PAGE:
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Al-Hassawi, O.D.; Drake, D. Passive Downdraft Cooling Systems in Buildings. Encyclopedia. Available online: (accessed on 06 December 2023).
Al-Hassawi OD, Drake D. Passive Downdraft Cooling Systems in Buildings. Encyclopedia. Available at: Accessed December 06, 2023.
Al-Hassawi, Omar Dhia, David Drake. "Passive Downdraft Cooling Systems in Buildings" Encyclopedia, (accessed December 06, 2023).
Al-Hassawi, O.D., & Drake, D.(2023, June 15). Passive Downdraft Cooling Systems in Buildings. In Encyclopedia.
Al-Hassawi, Omar Dhia and David Drake. "Passive Downdraft Cooling Systems in Buildings." Encyclopedia. Web. 15 June, 2023.
Passive Downdraft Cooling Systems in Buildings

Energy demand for active mechanical space cooling is projected to double by 2050. Wider adoption of passive cooling systems can help reduce demand.

passive downdraft cooling passive downdraft evaporative cooling towers passive cooling

1. Introduction

Globally, buildings consume 60 percent of available electricity, 18 percent of which is due to space cooling. Barring an alternative, electricity demand for space cooling is projected to double by 2050, driven by accelerating urbanization, primarily in hot and warm climates [1][2]. This adds additional loads on the electric grid during peak use periods. To the extent the electricity to satisfy these demands is generated by nonrenewable means, increased mechanical space cooling results in an increase in carbon emissions, exacerbating the demand for cooling in the future.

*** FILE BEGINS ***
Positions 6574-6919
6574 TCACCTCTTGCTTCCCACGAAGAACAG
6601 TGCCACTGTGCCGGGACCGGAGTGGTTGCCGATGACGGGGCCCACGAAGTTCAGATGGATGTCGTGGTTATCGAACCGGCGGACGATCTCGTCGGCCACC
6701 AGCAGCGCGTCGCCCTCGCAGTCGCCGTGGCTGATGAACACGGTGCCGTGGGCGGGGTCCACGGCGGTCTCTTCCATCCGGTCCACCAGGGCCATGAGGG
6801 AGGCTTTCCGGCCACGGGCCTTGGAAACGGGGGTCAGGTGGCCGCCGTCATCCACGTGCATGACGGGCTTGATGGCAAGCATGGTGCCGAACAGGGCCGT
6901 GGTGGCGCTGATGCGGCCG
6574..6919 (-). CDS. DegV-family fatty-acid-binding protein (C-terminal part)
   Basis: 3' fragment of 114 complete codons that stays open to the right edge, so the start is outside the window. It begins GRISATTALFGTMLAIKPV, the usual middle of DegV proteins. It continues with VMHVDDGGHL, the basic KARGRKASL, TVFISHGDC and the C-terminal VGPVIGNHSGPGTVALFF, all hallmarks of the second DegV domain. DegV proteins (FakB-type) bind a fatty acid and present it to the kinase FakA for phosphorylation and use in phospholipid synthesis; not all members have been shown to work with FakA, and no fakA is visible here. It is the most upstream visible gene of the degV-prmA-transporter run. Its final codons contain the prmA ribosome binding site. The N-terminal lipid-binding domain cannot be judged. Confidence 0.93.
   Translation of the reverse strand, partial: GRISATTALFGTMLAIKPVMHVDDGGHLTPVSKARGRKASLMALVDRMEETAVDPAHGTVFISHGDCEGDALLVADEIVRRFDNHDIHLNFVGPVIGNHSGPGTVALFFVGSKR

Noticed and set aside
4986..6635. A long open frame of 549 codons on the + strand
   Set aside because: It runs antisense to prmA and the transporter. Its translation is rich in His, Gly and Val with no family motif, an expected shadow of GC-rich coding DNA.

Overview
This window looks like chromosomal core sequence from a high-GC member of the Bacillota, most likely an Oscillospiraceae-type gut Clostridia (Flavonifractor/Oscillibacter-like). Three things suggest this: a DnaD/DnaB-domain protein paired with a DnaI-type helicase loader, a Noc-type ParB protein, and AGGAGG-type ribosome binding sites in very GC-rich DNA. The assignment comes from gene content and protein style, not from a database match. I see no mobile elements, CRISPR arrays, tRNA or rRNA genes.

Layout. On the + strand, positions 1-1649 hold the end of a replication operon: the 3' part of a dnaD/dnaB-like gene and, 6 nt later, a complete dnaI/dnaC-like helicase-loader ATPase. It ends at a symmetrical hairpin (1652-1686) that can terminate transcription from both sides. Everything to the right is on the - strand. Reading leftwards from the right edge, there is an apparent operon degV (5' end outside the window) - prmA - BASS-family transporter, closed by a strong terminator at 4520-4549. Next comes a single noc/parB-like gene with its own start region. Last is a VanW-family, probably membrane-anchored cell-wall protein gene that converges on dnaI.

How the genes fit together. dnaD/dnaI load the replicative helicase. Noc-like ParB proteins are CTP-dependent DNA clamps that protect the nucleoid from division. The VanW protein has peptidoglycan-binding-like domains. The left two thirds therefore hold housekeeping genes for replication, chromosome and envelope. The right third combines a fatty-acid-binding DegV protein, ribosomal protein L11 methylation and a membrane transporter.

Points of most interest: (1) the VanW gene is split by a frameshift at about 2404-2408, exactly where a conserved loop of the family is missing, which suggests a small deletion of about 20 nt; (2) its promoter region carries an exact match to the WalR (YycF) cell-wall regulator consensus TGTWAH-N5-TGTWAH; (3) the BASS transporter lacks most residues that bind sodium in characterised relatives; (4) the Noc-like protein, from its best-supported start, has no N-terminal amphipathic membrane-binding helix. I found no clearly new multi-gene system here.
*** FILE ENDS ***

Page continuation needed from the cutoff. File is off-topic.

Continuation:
Meeting space cooling loads with passive systems rather than active mechanical air conditioning systems can play two important roles. The first is reducing burdens on electrical grids, and the second is reducing or eliminating carbon emissions associated with energy generation due to the increased use of active mechanical cooling. However, this will require wider adoption of passive systems than is currently the case.
The basic principles of passive cooling have been understood and applied since ancient times, and there have been continuous innovations in the field, resulting in contemporary passive systems that are not only effective, but capable of being integrated into commercial and residential buildings. In spite of this, applications for passive cooling systems remain limited, due to widespread unfamiliarity with the systems and consequent misperceptions regarding their performance and operation.

2. Passive Cooling Principles

Effective passive cooling requires limiting space heat gains, then modulating any unavoidable gains, and finally dissipating sensible and latent heat gains without reliance on mechanical systems using three heat sinks: the atmosphere, the sky, and the earth [3][4]. Cross and stack ventilation, wind towers, and downdraft evaporative cooling towers dissipate heat into the atmosphere through convection and evaporation. Roof ponds transfer heat into the night sky through radiation, and earth tubes as well as earth contact exchange heat with the ground through conduction [5].

3. Passive Downdraft Cooling Systems in Buildings

Heat transfer through direct evaporation of water is one of the oldest means of passive cooling, dating back to ancient Egypt around 2500 B.C. and then evolving to be integrated with the outlets of wind towers in the desert regions of Iran in the early tenth century [6]. Innovations in wind tower design came in the 1980s when a rigid media direct evaporative cooling system was placed at the top of the tower, causing heavier, cooler air to drop downwards by gravity; hence, the design was named the passive downdraft evaporative cooling tower (PDECT) [7].
PDECT designs were subsequently refined through variations to the tower inlet cooling mechanisms which can be classified under three categories illustrated in Figure 1. The first is direct or latent cooling which uses rigid media, shower heads, or misting nozzles. The second is indirect or sensible cooling which uses closed-loop chilled water pipes. The third is hybrid cooling which uses a combination of direct and indirect cooling [8].